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State v. Jordan

New Jersey Superior Court, Appellate Division


Decided: December 20, 1984.

STATE OF NEW JERSEY, PLAINTIFF-RESPONDENT,
v.
TEDDY JORDAN, DEFENDANT-APPELLANT. STATE OF NEW JERSEY, PLAINTIFF-RESPONDENT, V. GEORGE MURPHY, DEFENDANT-APPELLANT

On appeal from the Superior Court, Law Division, Essex County.

Morton I. Greenberg, O'Brien and Gaynor. The opinion of the court was delivered by Morton I. Greenberg, P.J.A.D.

Greenberg

[197 NJSuper Page 492]

This matter comes on before this court on appeal from judgments of conviction for murder. We reverse the convictions and remand the case to the trial court for a new trial for each defendant. We do this even though the verdicts were amply supported by the evidence for the very serious trial errors in this matter were clearly capable of producing an unjust result and indeed made convictions particularly of one defendant a virtual certainty. See R. 2:10-2; State v. Macon, 57 N.J. 325 (1971).

On July 30, 1981 an indictment was returned in Essex County charging defendants Teddy Jordan ("Jordan") and George Murphy ("Murphy") with the murder of Calvin Reddick, contrary to N.J.S.A. 2C:11-3 (Count I), and with the unlawful possession of a rifle without a firearms purchaser identification card, contrary to N.J.S.A. 2C:39-5c(1) (Count II). At a single jury trial both defendants were convicted on each count, the jury finding Murphy guilty on the murder count as an accomplice. Murphy's post-trial motion for a judgment of acquittal was denied. Defendants were sentenced to lengthy prison terms and were assessed penalties for the use of the Violent Crimes Compensation Board. Defendants separately filed appeals from the judgments of conviction which we consolidate for purposes of disposition.

The facts in this case were sharply in dispute as each defendant accused the other of killing Reddick. In the circumstances we set them forth initially in a manner consistent with the verdict which indicates that the jury found Jordan had fired the weapon and Murphy was his accomplice. The homicide had its origin in problems defendants were having with their narcotics

[197 NJSuper Page 493]

business which they both testified was started in Newark in 1976. Jordan testified he was in charge of the operation. The business obviously was risky for Jordan was shot twice. Consequently in April or May 1981 he decided to obtain a weapon for protection. According to the testimony of Clarence Warren, an acquaintance of Jordan, Jordan discussed the purchase of the weapon with him in the presence of Murphy. Murphy indicated that this conversation took place in an apartment in a building on McCarter Highway in Newark where members of the Jordan family including Jordan, his brother, Barry Jordan, and his mother resided. It was in this building that Reddick was later shot. Following Warren's conversation with Jordan, Warren sold him a .357 Magnum. According to Murphy, Jordan told him he intended to kill Walter Adams with the gun. Murphy indicated that Barry Jordan assisted Jordan in his plans by making a ski mask for him. Jordan decided, however, that the revolver was so big he could not control it and accordingly he asked Warren to secure a different weapon for him.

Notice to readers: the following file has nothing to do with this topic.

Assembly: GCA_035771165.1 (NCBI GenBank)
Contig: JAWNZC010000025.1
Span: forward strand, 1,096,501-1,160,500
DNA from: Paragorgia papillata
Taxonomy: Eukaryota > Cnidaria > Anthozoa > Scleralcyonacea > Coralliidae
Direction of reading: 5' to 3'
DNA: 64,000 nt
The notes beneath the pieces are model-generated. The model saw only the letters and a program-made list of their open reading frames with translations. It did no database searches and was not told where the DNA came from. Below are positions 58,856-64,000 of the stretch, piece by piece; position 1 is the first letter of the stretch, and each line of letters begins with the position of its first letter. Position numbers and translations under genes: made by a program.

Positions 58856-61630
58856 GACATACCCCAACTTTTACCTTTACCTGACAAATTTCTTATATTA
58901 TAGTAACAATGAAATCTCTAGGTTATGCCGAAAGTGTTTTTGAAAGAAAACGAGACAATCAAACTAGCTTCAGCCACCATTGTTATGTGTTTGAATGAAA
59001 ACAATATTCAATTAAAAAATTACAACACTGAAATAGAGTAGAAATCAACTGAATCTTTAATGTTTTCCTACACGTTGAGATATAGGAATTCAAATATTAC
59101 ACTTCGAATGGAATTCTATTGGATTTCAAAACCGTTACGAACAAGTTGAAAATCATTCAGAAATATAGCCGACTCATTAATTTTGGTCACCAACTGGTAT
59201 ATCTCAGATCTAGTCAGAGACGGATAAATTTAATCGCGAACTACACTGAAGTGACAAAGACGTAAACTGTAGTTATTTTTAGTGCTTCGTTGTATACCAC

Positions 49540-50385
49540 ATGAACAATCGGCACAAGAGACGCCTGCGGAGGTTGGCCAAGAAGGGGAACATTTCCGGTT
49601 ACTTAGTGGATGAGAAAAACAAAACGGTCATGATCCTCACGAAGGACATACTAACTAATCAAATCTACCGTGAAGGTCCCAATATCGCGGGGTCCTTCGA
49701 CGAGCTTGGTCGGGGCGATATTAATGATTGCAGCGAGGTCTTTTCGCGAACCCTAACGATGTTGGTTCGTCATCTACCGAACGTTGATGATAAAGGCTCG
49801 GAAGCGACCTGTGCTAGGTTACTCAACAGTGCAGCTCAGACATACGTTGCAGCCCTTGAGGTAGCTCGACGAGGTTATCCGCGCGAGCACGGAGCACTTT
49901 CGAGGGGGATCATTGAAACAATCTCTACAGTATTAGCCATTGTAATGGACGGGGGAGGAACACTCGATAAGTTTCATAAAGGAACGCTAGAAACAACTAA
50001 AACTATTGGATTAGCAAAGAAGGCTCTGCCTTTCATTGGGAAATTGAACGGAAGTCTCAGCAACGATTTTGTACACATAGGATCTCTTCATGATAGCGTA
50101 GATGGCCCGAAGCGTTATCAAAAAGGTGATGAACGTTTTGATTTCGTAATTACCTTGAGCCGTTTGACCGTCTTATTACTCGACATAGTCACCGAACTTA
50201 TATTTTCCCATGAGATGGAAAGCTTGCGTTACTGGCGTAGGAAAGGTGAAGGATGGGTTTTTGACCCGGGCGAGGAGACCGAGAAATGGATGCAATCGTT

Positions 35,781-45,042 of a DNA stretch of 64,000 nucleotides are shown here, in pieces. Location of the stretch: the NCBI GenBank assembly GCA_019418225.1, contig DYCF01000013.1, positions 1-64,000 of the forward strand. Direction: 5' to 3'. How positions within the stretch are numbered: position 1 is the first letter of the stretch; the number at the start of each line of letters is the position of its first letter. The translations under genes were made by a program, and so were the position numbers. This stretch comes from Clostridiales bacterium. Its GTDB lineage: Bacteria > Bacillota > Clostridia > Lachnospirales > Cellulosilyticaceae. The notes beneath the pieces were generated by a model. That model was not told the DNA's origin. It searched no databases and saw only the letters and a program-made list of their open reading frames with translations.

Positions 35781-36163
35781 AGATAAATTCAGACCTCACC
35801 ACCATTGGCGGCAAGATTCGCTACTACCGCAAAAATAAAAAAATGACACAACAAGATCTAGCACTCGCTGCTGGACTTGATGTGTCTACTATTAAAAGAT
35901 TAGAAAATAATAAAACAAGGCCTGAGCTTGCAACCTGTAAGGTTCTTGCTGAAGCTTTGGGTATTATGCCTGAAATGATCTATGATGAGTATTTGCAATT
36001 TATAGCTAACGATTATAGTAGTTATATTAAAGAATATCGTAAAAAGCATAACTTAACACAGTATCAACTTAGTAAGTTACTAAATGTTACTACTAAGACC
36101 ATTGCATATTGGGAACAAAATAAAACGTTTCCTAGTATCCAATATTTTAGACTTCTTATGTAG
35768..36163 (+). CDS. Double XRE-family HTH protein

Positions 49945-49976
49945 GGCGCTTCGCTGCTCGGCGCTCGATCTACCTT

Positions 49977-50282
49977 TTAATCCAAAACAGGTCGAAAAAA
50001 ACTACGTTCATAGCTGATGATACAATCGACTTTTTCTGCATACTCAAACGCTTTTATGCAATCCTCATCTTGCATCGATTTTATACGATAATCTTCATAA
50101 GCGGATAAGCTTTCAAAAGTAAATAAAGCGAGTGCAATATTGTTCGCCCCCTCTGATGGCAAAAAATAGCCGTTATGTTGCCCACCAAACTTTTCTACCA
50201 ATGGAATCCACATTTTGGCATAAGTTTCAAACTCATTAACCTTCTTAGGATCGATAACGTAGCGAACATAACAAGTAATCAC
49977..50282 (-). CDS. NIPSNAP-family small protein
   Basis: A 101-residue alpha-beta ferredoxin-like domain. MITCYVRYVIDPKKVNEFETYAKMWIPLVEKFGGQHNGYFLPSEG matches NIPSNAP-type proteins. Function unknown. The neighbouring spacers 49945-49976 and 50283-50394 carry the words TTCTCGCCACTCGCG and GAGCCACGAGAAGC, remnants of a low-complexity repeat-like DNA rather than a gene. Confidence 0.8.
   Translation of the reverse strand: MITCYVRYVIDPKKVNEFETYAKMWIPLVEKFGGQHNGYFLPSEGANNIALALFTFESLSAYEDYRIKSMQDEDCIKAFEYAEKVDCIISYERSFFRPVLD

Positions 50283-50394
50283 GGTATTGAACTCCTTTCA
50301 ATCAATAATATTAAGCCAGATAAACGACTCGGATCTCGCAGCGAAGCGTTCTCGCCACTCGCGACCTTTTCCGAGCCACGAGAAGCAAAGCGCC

Warren testified that he found a rifle for sale at a tavern near the apartment. At a meeting in Jordan's apartment Warren advised Jordan of the availability of the rifle. Murphy was in the apartment at that time though he may have been sleeping. Jordan and Warren then went to the tavern where Jordan gave Warren money for the purchase of the rifle and three cartridges. After they acquired the rifle and placed it in the trunk of Warren's car, Jordan and Warren went to Jordan's apartment. Murphy and Barry Jordan were there when they returned and, according to Warren, Barry Jordan brought the weapon from the car into the apartment.

Jordan then changed his plans. Murphy testified that Jordan decided to kill Calvin Reddick instead of Walter Adams. Jordan disliked Reddick because of the latter's efforts to expand his drug business. Reddick had, to the annoyance of Jordan, made an approach to Jordan's father concerning taking over a drug operation in north Newark. Jordan told Murphy that he was

[197 NJSuper Page 494]

not going to let Reddick dictate his business and he intended to kill him. The plan was not complicated. Jordan anticipated that Reddick would come to the McCarter Highway apartment building inasmuch as Ennise Moore, Reddick's girl friend, lived in the building on the same floor as Jordan. Murphy testified that Jordan intended to climb out of his apartment window and enter an abandoned apartment from which he would shoot Reddick. According to Murphy and Warren, Jordan test-fired the rifle out of the back window of his apartment in their presence and in the presence of Barry Jordan. Effectively that reduced Jordan's ammunition supply to one bullet inasmuch as one of his remaining bullets was the wrong size for the rifle. Murphy testified that Jordan asked Barry Jordan to help set up Reddick by stopping him in the hallway to talk.